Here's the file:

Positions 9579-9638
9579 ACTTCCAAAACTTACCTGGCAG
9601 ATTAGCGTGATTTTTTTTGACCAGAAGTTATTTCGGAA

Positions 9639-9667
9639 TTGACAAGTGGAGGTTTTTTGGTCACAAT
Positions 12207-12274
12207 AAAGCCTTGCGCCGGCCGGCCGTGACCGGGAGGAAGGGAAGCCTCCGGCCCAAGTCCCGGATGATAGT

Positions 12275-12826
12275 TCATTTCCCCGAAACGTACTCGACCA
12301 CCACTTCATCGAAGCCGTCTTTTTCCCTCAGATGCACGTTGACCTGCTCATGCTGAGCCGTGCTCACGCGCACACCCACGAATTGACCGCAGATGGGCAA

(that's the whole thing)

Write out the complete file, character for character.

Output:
Positions 9579-9638
9579 ACTTCCAAAACTTACCTGGCAG
9601 ATTAGCGTGATTTTTTTTGACCAGAAGTTATTTCGGAA

Positions 9639-9667
9639 TTGACAAGTGGAGGTTTTTTGGTCACAAT
Positions 12207-12274
12207 AAAGCCTTGCGCCGGCCGGCCGTGACCGGGAGGAAGGGAAGCCTCCGGCCCAAGTCCCGGATGATAGT

Positions 12275-12826
12275 TCATTTCCCCGAAACGTACTCGACCA
12301 CCACTTCATCGAAGCCGTCTTTTTCCCTCAGATGCACGTTGACCTGCTCATGCTGAGCCGTGCTCACGCGCACACCCACGAATTGACCGCAGATGGGCAA